Roslyn reached back for Noto but the tabby was purring, rumbling against Darla’s legs.

“The shop was called what, dear?”

I didn’t say, she thought. I don’t want to talk about anything, let you know me.

She considered asking them to stop, let her out, but the heat inside, the cold outdoors, the way the cat had snuggled close…Or she could just spew it, how terrified she was getting, how she didn’t know what to do. How Abe could be wonderful and then not, just like that.

No, keep steady now.

“Cornucopia.”

“Cornucopia? My goodness, I know that place! I’ve shopped there for years because she’s had the best jewelry and special things. I made it a habit to stop there for some Christmas gifts. You said her name was… Lisa? Lela? No, Lena! I did note there was a change in staff.”

Darla didn’t answer. She had lain her head back and closed her eyes. Roslyn got quiet again. The car swayed along the narrow road. The cat seemed to snore. Maybe she had cats wrong, they could okay companions, smaller and less willing to play but still… She recalled Dixie, those blue eyes, that furry breadth when Darla hugged her. Dixie had been consistently gentler than Abe had ever been and that undisputed fact brought a prickling of tears.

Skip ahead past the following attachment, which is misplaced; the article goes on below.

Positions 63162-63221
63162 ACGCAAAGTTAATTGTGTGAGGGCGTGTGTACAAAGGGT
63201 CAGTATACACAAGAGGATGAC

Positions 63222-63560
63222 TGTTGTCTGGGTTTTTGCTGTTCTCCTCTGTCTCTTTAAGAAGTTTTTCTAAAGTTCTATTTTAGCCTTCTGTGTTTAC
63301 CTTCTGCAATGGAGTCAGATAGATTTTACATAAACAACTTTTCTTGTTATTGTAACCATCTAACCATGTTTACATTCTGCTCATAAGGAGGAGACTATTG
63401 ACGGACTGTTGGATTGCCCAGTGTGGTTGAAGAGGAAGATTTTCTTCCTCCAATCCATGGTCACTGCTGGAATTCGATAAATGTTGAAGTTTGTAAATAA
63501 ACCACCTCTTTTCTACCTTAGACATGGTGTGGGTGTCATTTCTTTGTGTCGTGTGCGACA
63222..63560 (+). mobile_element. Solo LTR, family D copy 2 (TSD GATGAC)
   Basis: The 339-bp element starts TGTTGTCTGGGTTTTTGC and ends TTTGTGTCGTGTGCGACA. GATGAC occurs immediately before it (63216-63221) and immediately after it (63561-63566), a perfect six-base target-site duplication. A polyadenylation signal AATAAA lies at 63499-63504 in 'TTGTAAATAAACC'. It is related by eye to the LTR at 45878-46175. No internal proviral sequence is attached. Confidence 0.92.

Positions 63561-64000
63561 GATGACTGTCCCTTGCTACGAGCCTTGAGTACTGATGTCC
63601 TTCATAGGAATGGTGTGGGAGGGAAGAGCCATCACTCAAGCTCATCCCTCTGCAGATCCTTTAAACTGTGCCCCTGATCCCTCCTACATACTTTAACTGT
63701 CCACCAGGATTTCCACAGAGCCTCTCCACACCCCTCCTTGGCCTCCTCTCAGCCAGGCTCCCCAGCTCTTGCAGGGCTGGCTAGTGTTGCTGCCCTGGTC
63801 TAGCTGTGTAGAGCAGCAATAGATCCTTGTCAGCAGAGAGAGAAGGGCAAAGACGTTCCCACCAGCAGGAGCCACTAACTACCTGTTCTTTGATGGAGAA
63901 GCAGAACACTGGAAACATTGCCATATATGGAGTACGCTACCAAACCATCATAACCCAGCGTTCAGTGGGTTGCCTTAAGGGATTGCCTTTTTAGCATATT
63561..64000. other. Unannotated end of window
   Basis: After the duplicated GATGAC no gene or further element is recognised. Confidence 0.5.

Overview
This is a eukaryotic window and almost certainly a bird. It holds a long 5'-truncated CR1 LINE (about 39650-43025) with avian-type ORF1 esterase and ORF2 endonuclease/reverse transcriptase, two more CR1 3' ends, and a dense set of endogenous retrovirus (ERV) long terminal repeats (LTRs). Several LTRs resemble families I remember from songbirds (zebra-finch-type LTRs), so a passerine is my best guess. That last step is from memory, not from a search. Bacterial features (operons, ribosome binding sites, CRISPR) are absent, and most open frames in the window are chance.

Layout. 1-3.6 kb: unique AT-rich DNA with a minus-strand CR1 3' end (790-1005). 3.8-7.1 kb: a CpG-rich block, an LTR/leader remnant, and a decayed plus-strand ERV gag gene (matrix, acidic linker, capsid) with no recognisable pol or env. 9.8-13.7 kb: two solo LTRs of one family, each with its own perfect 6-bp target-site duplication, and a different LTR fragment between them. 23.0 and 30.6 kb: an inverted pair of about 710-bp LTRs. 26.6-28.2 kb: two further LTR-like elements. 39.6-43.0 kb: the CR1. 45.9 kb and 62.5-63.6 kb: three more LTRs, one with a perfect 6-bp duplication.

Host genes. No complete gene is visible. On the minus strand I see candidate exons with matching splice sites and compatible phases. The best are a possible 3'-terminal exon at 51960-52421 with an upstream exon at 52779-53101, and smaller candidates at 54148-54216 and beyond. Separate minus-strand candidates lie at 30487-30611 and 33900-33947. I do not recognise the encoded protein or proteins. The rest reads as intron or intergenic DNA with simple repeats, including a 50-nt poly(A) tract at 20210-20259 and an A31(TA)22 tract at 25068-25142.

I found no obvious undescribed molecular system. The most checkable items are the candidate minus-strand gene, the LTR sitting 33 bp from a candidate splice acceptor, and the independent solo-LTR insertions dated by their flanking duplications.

Kenneth spoke in a whisper to his wife. “Do you think something is wrong or is it just me?”

“Of course.” She whispered back. “Just trying to figure it out. What woman would hitchhike alone?”

“You know that shopkeeper?”

“I know of her but can’t recall her whole name.” Her voice grew  louder. “Well, we’re going to her house so we’ll meet.” She looked back at Darla to find her eyes still closed. “I think she’s running away.”

“Why that? From what?”

“I just feel it. She’s secretive. Worn out. Something desperate about her look.”

Darla didn’t care. She just wanted to sleep, dream of solutions, awaken somewhere else to find morning light greeting her like a balm. No fear. No wondering what was next. So what if they suspected something? She’d be at Granny’s soon. Never see them again.

They were close now. She opened her eyes a small slit and took in the lights of town. Saturday night and everything was lit up like a celebration in little Winton, tarnished jewel of the coast. It gave her a headache. If she had had money she’d be somewhere far from here. Mexico. Hawaii. Even Alaska sounded good tonight.

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She sat up. Noto jumped off her lap.

“Turn left here,” Darla directed, “then turn left again and down four blocks to the beach. Otter Road; the house is an A-frame.”